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What God Wants

 
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brian-hansen
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Joined: 17 Mar 2006
Posts: 712
Location: Oregon

PostPosted: Thu Mar 04, 2010 4:30 am    Post subject: What God Wants Reply with quote

If God were like me (I'm in his image, right?),
He wouldn't expect worship from his creations,
because I wouldn't.

What I'd want, if I were able to create a (micro) cosmos,
would be for it to be interesting,
and not too unruly.

So, maybe God wants us to be interesting.
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jabailo



Joined: 20 Mar 2006
Posts: 1273
Location: Kent (East Hill), WA

PostPosted: Thu Mar 18, 2010 9:42 pm    Post subject: Reply with quote

An interesting line of argument. A Jesuit might argue that being made "in his image" does not mean that you are Him himself.

As far as creating micro universes...who knows. Maybe every time you go to the bathroom you stir up enough qubits to form them and not know about it.

Which brings me to another thought I had. The Simulation Argument. Given enough time, we invent ever more powerful software and hardware. We then design artificial worlds. Projected out over eons, it is likely we are in a simulation world.

However. Given even more eons, isn't it likely that those within the simulation figure it out, and then come up (ala The Matrix) with ways to break out of the simulation and (in the movie at least) go after the creators of the simulation and make them pay for making us suffer?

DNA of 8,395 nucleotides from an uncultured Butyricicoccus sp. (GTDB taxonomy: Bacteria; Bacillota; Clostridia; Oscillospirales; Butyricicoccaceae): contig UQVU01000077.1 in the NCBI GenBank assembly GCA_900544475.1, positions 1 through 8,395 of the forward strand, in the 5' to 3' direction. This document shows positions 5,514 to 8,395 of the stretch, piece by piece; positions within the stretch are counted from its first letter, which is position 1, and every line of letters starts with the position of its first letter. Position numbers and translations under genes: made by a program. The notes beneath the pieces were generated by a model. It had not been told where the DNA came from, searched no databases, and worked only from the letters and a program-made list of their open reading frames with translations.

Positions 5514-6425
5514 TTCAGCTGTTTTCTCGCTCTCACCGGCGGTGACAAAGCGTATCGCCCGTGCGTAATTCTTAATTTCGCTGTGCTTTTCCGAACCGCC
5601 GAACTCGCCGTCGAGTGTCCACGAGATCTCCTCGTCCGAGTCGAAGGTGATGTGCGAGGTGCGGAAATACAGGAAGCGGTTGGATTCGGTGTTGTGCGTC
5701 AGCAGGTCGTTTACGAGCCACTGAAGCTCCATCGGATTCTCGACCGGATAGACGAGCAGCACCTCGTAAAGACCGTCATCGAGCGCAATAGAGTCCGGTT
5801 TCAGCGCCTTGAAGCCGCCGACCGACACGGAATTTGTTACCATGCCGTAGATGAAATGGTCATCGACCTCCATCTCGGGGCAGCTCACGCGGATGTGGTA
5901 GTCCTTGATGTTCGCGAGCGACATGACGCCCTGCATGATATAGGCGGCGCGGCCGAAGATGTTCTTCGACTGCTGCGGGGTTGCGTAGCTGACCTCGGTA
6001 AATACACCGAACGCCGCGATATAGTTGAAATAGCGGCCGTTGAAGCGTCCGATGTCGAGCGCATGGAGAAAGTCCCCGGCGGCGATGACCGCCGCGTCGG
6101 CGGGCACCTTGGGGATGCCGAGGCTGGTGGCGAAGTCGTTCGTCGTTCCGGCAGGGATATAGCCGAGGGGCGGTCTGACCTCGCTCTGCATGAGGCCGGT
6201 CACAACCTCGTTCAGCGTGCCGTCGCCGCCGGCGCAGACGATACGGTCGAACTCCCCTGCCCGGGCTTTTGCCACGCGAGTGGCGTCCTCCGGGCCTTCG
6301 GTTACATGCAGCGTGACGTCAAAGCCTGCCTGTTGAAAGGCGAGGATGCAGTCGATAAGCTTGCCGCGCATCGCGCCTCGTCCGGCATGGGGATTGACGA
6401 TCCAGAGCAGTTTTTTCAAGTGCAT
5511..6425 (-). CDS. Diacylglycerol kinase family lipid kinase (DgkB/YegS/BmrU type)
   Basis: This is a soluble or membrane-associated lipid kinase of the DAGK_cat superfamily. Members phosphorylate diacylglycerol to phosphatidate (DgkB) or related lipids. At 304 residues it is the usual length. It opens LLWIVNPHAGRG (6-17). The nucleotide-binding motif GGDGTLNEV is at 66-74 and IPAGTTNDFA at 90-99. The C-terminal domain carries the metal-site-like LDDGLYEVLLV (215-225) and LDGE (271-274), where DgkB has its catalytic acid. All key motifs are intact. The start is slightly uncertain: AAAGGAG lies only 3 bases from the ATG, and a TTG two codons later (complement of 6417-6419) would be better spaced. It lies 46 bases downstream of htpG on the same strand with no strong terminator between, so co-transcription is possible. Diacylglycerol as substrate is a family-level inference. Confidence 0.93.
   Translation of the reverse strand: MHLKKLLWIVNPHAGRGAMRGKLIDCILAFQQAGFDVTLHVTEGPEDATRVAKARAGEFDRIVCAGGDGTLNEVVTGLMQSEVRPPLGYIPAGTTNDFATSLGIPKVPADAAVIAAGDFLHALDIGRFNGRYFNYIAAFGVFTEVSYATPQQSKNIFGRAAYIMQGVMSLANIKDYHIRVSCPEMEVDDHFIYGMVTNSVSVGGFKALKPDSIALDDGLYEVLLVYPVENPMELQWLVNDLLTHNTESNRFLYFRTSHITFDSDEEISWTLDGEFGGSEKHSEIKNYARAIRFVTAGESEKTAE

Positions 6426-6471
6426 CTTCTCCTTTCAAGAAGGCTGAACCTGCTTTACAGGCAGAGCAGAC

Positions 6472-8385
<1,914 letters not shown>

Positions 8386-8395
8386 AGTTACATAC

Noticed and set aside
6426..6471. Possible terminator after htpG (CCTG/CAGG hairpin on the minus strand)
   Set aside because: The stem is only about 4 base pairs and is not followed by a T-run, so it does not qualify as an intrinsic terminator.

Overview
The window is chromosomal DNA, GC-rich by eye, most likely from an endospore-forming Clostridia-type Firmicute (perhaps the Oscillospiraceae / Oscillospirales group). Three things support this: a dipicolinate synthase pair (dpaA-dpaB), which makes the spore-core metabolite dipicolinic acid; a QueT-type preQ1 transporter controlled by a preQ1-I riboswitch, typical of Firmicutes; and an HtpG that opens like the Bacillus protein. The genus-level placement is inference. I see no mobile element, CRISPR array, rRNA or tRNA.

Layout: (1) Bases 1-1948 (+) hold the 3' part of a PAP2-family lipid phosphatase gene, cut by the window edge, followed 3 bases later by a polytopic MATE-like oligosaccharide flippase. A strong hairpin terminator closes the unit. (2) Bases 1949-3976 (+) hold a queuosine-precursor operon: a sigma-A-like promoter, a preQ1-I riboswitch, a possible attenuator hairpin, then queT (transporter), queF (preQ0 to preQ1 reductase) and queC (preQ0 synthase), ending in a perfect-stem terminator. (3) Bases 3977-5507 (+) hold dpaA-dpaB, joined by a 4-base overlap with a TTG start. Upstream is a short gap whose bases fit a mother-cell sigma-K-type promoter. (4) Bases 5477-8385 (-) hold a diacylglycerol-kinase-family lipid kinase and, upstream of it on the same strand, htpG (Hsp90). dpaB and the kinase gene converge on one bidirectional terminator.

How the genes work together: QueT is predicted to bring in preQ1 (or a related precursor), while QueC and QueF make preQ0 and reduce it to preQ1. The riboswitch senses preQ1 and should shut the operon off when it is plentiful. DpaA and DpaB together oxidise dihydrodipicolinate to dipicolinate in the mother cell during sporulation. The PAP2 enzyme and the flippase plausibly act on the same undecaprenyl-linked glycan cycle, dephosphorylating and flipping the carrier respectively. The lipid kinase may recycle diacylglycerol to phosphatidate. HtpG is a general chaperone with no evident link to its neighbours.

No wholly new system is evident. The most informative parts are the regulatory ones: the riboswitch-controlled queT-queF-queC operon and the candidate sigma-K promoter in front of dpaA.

Aren't there myths and stories galore about the hero who breaks out of the chains and frees the society? Maybe its just as likely that we are escapees from a simulator who now are either floundering or just feeling our way through life trying to figure out for ourselves what our simulation gods used to program for us.
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brian-hansen
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Joined: 17 Mar 2006
Posts: 712
Location: Oregon

PostPosted: Thu Mar 25, 2010 12:49 pm    Post subject: Reply with quote

It wouldn't require a Jesuit to argue that I am not God. Even a Capuchin
could make the case, if needed. Which, since I made no such claim,
it would not be.

The idea that we might be in a simulation goes back at least to
Descartes, and no doubt, ultimately to the Greeks. It is a very
popular conception, driving the plots of numerous fictional works.

Unlike in the Matrix, there is little reason to think that if we were
in such a simulation that "escape" from it would have any meaning
for us. What would be the meaning of our bodies, or minds, or anything
we knew, outside of our simulated universe?

I agree that there are a variety of arguments that make it seem
reasonably likely we are in such a simulated universe. There may
be no way of distinguishing between a simulated universe and one
that is created. But we are so small in such a vast cosmos, that
it would seem almost arrogant to resent whatever suffering we might
endure. It might come down to the motives of our Simulator.
Given that so much of our suffering comes from Nature itself, and
our own foibles, and not from Someone toying with us by moving
objects for us to trip on in our paths, I'll stick to gratitude for the
small bits of joy I can find.
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Time Clock



Joined: 11 Sep 2008
Posts: 47
Location: Vancouver, WA

PostPosted: Fri May 07, 2010 11:05 am    Post subject: the matrix Reply with quote

Einstein questioned reality, I don't have the exact quotes but he loved examining the laws of "reality" and wondered at them.

I think we may only play a very small part in what God wants, but I do think we're at the center of His attention currently.

I gotta say, He makes pretty cool stuff! (myself included, mwahhaha)
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